Bilirubin Levels in Newborns
Education & Training
Neonatal bilirubin is a yellow breakdown product of normal heme catabolism in newborns. Its levels are elevated in certain diseases and responsible for the yellow color of bruises.
Risk to Newborns
Hyperbilirubinemia is one of the most common problems encountered in term newborns. Up to 60% of term newborns have clinical jaundice in the first week of life. Excessive bilirubin damages developing brain cells in infants (kernicterus) and may cause mental retardation, learning and developmental disabilities, hearing loss, or eye movement problems. It is important that bilirubin levels in newborns not get too high. When the level of bilirubin is above a critical threshold, special treatments are initiated to lower it.
High Bilirubin Levels are Common in Newborns
High bilirubin levels in newborns are relatively common, especially within three days of birth. This is sometimes called physiologic jaundice of the newborn. Within the first 24 hours of life, up to 50% of full-term newborns, and an even greater percentage of pre-term babies, may have a high bilirubin level. After birth, newborns begin breaking down the excess red blood cells (RBCs) they are born with and, since the newborn’s liver is not fully mature, it is unable to process the extra bilirubin, causing levels to rise in the blood and other body tissues. This situation usually resolves itself within a few days.
Principle of Operation
The Advanced™ Model BR2 Bilirubin Stat-Analyzer™ measures Total Bilirubin (TBR) and Direct Bilirubin (Azobilirubin) absorbance quantitatively per deciliter. It determines total bilirubin by spectrophotometric analysis and direct bilirubin using a modified version of the proven Malloy-Evelyn method.
Total Bilirubin – The maximum light absorption of bilirubin occurs at a wavelength of 454 nm. Oxyhemoglobin (HbO2) has nearly equal absorbance at 454 and 540 nm. In the BR2, the absorbance at 540 nm (HbO2) is subtracted from the absorbance at 454 nm (TBR + HbO2). The remainder corresponds to TBR concentration corrected for oxyhemoglobin up to 600 mg/dL. Light from an incandescent source is collimated and directed through a cuvette containing the diluted sample. A fiber optic beam splitter with 454-nm and 540-nm channels splits the transmitted light, each made monochromatic by a narrow-bandpass interference filter. Matched solid-state photo-detectors and signal processing electronics measure the transmittances at 454 and 540 nm and display the TBR concentration digitally.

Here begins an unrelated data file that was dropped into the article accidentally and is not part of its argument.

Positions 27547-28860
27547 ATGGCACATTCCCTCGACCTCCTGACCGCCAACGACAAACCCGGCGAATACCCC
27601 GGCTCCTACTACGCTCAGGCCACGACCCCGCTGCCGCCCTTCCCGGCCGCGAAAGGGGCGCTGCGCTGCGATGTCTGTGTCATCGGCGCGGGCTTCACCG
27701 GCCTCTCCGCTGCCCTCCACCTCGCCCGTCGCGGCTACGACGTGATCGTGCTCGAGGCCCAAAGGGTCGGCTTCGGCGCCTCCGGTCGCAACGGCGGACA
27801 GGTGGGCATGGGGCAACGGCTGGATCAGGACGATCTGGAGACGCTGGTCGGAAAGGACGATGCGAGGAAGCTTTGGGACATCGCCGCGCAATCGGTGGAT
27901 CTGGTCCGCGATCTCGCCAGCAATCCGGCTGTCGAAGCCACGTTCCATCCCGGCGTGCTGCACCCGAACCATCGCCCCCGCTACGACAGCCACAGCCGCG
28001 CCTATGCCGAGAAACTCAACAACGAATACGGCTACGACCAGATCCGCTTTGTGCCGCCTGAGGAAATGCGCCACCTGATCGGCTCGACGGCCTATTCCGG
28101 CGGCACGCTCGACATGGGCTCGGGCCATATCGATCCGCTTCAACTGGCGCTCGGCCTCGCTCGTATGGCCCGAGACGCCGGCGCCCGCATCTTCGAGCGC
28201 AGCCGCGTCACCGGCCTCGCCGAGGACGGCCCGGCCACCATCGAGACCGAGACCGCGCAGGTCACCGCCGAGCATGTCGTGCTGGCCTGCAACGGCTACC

Direct Bilirubin – Direct Bilirubin is measured as the change in absorbance at 540 nm due to the formation of azobilirubin, using a two-minute, timed-endpoint modification to the Malloy and Evelyn method. After TBR has been measured on a sample, that same sample is acidified with HCl, establishing an absorbance baseline. Next, diazotized sulfanilic acid is added. Under these conditions, the conjugated (Direct) bilirubin fraction will react to form azobilirubin, which has maximum light absorption at 540 nm. At the end of the two-minute reaction period, the digital display locks in to hold the DBR readout until the next test is initiated.